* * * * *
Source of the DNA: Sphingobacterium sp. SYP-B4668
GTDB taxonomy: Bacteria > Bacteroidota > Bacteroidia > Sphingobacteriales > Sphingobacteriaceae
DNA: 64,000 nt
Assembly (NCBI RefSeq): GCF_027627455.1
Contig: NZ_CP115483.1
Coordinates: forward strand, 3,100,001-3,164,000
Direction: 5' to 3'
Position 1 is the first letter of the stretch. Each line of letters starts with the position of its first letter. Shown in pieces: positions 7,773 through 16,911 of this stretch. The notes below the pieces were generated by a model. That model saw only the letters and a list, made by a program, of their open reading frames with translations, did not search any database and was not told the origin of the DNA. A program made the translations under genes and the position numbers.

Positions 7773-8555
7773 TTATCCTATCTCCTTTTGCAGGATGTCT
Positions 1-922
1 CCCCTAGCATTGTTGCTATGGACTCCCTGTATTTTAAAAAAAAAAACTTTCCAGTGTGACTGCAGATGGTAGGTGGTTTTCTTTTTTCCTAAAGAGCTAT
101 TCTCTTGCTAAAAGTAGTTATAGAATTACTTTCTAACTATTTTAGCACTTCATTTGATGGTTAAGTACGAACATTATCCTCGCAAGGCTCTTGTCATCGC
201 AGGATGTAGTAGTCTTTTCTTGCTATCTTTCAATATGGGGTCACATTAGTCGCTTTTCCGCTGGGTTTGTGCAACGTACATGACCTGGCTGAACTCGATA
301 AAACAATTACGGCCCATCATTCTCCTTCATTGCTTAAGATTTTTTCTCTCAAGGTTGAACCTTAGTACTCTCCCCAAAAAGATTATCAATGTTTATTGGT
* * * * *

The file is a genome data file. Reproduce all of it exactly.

Source of the DNA: Sphingobacterium sp. SYP-B4668
GTDB taxonomy: Bacteria > Bacteroidota > Bacteroidia > Sphingobacteriales > Sphingobacteriaceae
DNA: 64,000 nt
Assembly (NCBI RefSeq): GCF_027627455.1
Contig: NZ_CP115483.1
Coordinates: forward strand, 3,100,001-3,164,000
Direction: 5' to 3'
Position 1 is the first letter of the stretch. Each line of letters starts with the position of its first letter. Shown in pieces: positions 7,773 through 16,911 of this stretch. The notes below the pieces were generated by a model. That model saw only the letters and a list, made by a program, of their open reading frames with translations, did not search any database and was not told the origin of the DNA. A program made the translations under genes and the position numbers.

Positions 7773-8555
7773 TTATCCTATCTCCTTTTGCAGGATGTCT
Positions 1-922
1 CCCCTAGCATTGTTGCTATGGACTCCCTGTATTTTAAAAAAAAAAACTTTCCAGTGTGACTGCAGATGGTAGGTGGTTTTCTTTTTTCCTAAAGAGCTAT
101 TCTCTTGCTAAAAGTAGTTATAGAATTACTTTCTAACTATTTTAGCACTTCATTTGATGGTTAAGTACGAACATTATCCTCGCAAGGCTCTTGTCATCGC
201 AGGATGTAGTAGTCTTTTCTTGCTATCTTTCAATATGGGGTCACATTAGTCGCTTTTCCGCTGGGTTTGTGCAACGTACATGACCTGGCTGAACTCGATA
301 AAACAATTACGGCCCATCATTCTCCTTCATTGCTTAAGATTTTTTCTCTCAAGGTTGAACCTTAGTACTCTCCCCAAAAAGATTATCAATGTTTATTGGT